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Wednesday, June 23, 2021

UK Royal Navy Tests AI at Sea to Counter Missile Threats

Maritime Activity Reports, Inc.

June 4, 2021

HMS Lancaster (background), HMS Dragon (middle) and HMS Argyll (foreground) partaking in Exercise Formidable Shield 2021 (Photo: Royal Navy)

HMS Lancaster (background), HMS Dragon (middle) and HMS Argyll (foreground) partaking in Exercise Formidable Shield 2021 (Photo: Royal Navy)

The U.K. Royal Navy recently trialed the use of artificial intelligence (AI) technologies at sea to counter supersonic missile threats.

The operational experiment was carried out on the Type 45 Destroyer (HMS Dragon) and Type 23 Frigate (HMS Lancaster), using the AI applications Startle and Sycoiea as part of Exercise Formidable Shield, which wrapped up on Thursday off the coast of Scotland.

As part of the Above Water Systems program, led by Defense Science and Technology Laboratory (Dstl) scientists, the AI improves the early detection of lethal threat, accelerates engagement timelines and provides Royal Navy Commanders with a rapid hazard assessment to select the optimum weapon or measure to counter and destroy the target, the Navy said.

"It’s vital that our brave and highly skilled Armed Forces stay ahead of the game for the security of the United Kingdom and our allies," said Scottish Secretary Alister Jack. "The Royal Navy’s use of AI for the first time at sea is an important development in ensuring readiness to tackle threats we may face. I’m proud to see that two Scottish built Royal Navy vessels are at the heart of this exercise in the waters off the Hebrides."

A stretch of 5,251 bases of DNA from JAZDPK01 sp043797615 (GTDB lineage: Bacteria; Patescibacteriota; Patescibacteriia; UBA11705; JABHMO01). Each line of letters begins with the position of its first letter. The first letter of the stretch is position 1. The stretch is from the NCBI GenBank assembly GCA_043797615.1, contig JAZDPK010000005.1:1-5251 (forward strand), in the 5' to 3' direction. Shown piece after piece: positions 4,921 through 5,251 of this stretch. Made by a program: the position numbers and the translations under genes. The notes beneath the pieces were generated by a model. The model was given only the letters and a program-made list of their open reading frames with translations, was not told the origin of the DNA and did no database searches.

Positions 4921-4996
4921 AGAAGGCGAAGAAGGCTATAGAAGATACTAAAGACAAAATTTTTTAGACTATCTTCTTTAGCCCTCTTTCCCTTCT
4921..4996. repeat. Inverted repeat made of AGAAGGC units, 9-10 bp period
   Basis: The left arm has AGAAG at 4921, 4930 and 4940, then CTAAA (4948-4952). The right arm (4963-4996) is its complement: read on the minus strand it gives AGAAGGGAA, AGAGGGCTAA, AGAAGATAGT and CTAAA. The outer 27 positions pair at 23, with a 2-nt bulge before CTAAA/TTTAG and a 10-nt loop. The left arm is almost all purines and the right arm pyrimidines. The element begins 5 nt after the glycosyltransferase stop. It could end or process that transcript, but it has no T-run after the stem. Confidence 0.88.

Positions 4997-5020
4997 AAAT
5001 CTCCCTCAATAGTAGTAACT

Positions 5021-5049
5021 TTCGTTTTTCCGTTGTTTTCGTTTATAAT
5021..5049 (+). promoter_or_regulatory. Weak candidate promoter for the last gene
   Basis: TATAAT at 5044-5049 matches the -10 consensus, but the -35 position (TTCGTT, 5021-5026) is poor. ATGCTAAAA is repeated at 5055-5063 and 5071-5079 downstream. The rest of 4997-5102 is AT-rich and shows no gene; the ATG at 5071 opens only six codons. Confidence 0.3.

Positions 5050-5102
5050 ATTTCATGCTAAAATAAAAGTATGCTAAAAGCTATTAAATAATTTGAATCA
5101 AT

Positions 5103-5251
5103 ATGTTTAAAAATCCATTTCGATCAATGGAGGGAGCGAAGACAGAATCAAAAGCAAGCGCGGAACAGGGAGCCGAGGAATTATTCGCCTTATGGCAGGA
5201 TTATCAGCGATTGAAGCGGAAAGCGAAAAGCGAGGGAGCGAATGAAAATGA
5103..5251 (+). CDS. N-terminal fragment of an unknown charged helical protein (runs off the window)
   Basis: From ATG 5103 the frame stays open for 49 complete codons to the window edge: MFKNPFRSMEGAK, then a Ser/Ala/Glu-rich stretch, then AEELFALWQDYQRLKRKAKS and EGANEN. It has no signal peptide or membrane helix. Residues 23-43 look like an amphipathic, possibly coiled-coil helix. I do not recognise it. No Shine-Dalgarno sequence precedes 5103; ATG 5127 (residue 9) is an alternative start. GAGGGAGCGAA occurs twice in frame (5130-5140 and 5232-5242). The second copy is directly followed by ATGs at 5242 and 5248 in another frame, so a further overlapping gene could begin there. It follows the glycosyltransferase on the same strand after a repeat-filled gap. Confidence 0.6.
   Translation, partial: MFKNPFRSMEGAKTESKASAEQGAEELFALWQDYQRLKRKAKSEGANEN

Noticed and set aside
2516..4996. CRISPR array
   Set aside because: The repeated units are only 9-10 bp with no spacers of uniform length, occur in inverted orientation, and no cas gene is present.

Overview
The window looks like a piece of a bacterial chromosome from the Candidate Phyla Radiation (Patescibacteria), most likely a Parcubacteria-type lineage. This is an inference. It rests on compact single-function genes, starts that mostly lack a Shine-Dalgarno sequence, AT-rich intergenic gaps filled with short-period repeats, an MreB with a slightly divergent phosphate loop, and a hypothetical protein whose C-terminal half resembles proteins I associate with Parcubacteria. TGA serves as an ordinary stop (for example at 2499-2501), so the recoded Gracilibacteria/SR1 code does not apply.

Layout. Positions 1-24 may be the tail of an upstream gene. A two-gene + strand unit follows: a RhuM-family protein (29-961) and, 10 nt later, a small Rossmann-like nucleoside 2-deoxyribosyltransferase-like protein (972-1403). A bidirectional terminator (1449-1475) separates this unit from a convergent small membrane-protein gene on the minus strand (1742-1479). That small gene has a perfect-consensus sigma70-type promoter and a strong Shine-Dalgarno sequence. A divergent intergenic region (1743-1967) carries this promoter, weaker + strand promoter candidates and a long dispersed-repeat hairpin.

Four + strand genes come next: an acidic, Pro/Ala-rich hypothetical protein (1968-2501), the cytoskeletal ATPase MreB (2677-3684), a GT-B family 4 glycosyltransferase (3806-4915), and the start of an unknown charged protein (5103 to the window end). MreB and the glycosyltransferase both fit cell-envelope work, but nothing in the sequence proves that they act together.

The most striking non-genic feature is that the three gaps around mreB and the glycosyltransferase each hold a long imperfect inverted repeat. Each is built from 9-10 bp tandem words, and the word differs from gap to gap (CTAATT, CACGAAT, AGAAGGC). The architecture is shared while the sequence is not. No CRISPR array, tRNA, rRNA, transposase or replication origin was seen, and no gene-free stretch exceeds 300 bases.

The U.K. Defense Science and Technology Laboratory (dstl) has worked with industry partners Roke (Startle App), CGI (Sycoiea App) and BAE Systems to ensure the new AI based applications work alongside existing radar and combat management systems. The Startle AI system is designed to help ease the load on sailors monitoring the ‘Air Picture’ in the Operations Room, providing live recommendations and alerts, while the Sycoiea system builds upon this with Threat Evaluation and Weapon assignment identifying the nearest threat and how best to deal with it.

Dstl’s Program Manager, Alasdair Gilchrist MBE said, "Dstl has invested heavily in the systems that are installed at the moment, but it’s imperative that we continue to invest to make sure that the Royal Navy remains relevant now and in the future.

"Being able to bring AI onto the ships is a massive achievement, and while we can prove the AI works in the labs, actually getting Navy personnel hands on is brilliant."

As outlined in the recent Defense Command Paper, the MOD is committed to investing in AI and increased automation to transform capabilities as the Armed Forces adapt to meet future threats, which will be supported by the £24 billion ($34 billion) uplift in defense spending over the next four years.

Image taken from HMS Dragon as part of Exercise Formidable Shield 2021 (Photo: Royal Navy)

HMS Lancaster and HMS Dragon tested the use of AI as part of a glimpse into the future of air defense at sea, said HMS Lancaster’s Weapon Engineer Officer, Lieutenant Commander Adam Leveridge: "Observing Startle and Sycoiea augment the human warfighter in real time against a live supersonic missile threat was truly impressive—a glimpse into our highly-autonomous future."

Held every two years, Exercise Formidable Shield is Europe’s biggest and most complex air and missile exercise. Designed to improve allied interoperability and capabilities, it is a three-week exercise that carries out live-fire Integrated air and missile defense activity with more than 15 ships, 10 aircraft and around 3,300 military personnel from around the world taking part.

Using NATO command and control reporting structures, 10 nations took part in the exercise this year, including Belgium, Denmark, France, Germany, Italy, the Netherlands, Norway, Spain, the U.K. and the U.S. It ran until June 3 and was led by Naval Striking and Support Forces NATO on behalf of the U.S. Sixth Fleet.

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